iii. 4; 204 a 33. (The Pythagoreans) both hold that the infinite is being, and divide it. iv. 6; 213 b 22. And the Pythagoreans say that there is a void, and that it enters into the heaven itself from the infinite air, as though it (the heaven) were breathing; and this void defines the natures of things, inasmuch as it is a certain separation and definition of things that lie and this is true first in the case of numbers, for the void defines the nature of these.

De coel. i. ; 268 a 10. For as the Pythagoreans say, the all and all things are defined by threes; for end and middle and beginning constitute the number of the all, and also the number of the triad.

ii. 2; 284 b 6. And since there are some who say that there is a right and left of the heavens, as, for instance, (135) those that are called Pythagoreans (for such is their doctrine), we must investigate whether it is as they say.

ii. 2; 285 a 10. Wherefore one of the Pythagoreans might be surprised in that they say that there are only these two first principles, the right and the left, and they pass over four of them as not having the least validity; for there is no less difference up and down, and front and back than there is right and left in all creatures.

ii. 2; 285 b 23. And some are dwelling in the upper hemisphere and to the right, while we dwell below and to the left, which is the opposite to what the Pythagoreans say; for they put us above and to the right, while the others are below and at the left.

ii.9 ; 290 b 15. Some think it necessary that noise should arise when so great bodies are in motion, since sound does arise from bodies among us which are not so large and do not move so swiftly; and from the sun and moon and from the stars in so great number, and of so great size, moving so swiftly, there must necessarily arise a sound inconceivably great. Assuming these things and that the swiftness has the principle of harmony by reason of the intervals, they say that the sound of the stars moving on in a circle becomes musical. And since it seems unreasonable that we also do not hear this sound, they say that the reason for this is that the noise exists in the very nature of things, so as not to be distinguishable from the opposite silence; for the distinction of sound and silence lies in their contrast with each other, so that as blacksmiths think there is no difference between them because they are accustomed to the sound, so the same thing happens to men.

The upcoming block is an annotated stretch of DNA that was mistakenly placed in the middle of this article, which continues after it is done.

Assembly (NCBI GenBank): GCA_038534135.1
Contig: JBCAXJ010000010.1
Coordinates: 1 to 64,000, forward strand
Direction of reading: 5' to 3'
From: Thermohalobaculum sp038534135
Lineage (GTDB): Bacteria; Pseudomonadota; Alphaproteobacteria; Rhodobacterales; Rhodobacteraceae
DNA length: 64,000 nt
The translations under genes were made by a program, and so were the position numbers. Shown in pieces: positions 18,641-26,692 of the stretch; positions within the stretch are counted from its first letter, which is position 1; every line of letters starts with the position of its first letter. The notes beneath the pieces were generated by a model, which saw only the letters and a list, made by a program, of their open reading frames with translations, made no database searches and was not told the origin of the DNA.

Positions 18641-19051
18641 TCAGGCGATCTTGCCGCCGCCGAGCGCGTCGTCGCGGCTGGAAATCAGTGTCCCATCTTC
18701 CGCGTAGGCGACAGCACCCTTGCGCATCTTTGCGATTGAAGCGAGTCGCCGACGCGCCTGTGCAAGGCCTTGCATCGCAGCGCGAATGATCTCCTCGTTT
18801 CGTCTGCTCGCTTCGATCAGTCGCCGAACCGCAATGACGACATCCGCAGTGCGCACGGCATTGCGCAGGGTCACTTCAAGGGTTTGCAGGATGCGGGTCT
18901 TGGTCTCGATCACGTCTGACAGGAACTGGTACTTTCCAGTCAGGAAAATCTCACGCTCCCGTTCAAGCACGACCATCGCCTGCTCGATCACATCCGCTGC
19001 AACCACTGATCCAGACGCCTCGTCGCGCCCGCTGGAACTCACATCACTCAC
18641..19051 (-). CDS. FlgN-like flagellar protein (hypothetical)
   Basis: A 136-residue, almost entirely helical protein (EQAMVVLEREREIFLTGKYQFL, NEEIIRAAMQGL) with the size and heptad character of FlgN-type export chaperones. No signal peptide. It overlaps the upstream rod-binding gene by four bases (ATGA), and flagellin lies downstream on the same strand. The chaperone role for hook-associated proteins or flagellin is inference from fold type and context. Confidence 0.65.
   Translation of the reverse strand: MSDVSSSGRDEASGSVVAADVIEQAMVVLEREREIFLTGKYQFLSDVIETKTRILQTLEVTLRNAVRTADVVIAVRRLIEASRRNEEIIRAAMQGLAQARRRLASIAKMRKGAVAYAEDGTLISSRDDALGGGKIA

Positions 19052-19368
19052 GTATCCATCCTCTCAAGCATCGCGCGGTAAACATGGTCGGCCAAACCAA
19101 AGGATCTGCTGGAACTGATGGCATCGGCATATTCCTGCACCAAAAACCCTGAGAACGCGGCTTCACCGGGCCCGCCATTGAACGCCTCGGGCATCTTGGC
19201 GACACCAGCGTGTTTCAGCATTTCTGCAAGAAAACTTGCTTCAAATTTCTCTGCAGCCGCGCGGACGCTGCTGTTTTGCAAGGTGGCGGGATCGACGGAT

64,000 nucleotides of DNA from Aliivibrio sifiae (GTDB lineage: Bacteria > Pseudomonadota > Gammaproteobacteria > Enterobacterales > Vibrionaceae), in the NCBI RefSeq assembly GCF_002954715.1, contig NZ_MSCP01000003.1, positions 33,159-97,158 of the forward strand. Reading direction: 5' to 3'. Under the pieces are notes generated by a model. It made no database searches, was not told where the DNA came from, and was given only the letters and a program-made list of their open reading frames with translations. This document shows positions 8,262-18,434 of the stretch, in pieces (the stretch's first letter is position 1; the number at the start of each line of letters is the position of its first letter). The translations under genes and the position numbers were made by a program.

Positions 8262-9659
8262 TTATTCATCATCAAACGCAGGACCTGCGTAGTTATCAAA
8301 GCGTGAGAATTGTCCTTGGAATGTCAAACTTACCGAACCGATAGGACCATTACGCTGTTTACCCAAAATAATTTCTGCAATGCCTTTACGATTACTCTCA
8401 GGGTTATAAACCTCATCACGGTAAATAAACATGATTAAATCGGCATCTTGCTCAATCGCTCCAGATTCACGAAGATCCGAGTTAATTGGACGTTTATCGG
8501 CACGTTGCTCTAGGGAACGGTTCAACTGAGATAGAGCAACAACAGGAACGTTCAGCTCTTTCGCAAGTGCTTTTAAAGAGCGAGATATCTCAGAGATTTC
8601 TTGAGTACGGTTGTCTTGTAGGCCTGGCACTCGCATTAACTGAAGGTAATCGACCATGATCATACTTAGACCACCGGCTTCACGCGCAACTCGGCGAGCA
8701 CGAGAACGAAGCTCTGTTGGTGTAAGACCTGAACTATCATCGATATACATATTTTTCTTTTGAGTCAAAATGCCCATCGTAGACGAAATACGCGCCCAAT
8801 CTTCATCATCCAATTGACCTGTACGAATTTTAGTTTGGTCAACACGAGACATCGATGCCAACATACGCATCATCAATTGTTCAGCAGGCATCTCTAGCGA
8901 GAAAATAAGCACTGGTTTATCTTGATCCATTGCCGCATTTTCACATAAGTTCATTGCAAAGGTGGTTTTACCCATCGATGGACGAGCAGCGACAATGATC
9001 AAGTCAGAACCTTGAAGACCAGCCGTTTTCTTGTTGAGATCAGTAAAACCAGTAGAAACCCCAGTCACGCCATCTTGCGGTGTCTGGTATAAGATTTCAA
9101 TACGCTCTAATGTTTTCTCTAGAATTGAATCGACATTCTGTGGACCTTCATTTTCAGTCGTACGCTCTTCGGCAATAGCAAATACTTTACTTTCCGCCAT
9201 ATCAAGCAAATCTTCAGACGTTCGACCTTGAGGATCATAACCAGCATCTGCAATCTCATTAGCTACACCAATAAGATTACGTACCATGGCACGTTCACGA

ii. 9; 291 a 7. What occasions the difficulty and makes the Pythagoreans say that there is a harmony of the bodies as they move, is a proof. For whatever things

(136) move themselves make a sound and noise; but whatever things are fastened in what moves or exist in it as the parts in a ship, cannot make a noise, nor yet does the ship if it moves in a river.

ii. 13; 293 a 19. They say that the whole heaven is limited, the opposite to what those of Italy, called the Pythagoreans, say; for these say that fire is at the centre and that the earth is one of the stars, and that moving in a circle about the centre it produces night and day. And they assume yet another earth opposite this which they call the counter-earth, not seeking reasons and causes for phenomena, but stretching phenomena to meet certain assumptions and opinions of theirs and attempting to arrange them in a system. . . . And farther the Pythagoreans say that the most authoritative part of the All stands guard, because it is specially fitting that it should, and this part is the centre; and this place that the fire occupies, they call the guard of Zeus, as it is called simply the centre, that is, the centre of space and the centre of matter and of nature.

iii.1; 300 a 15. The same holds true for those who construct the heaven out of numbers; for some construct nature out of numbers, as do certain of the Pythagoreans.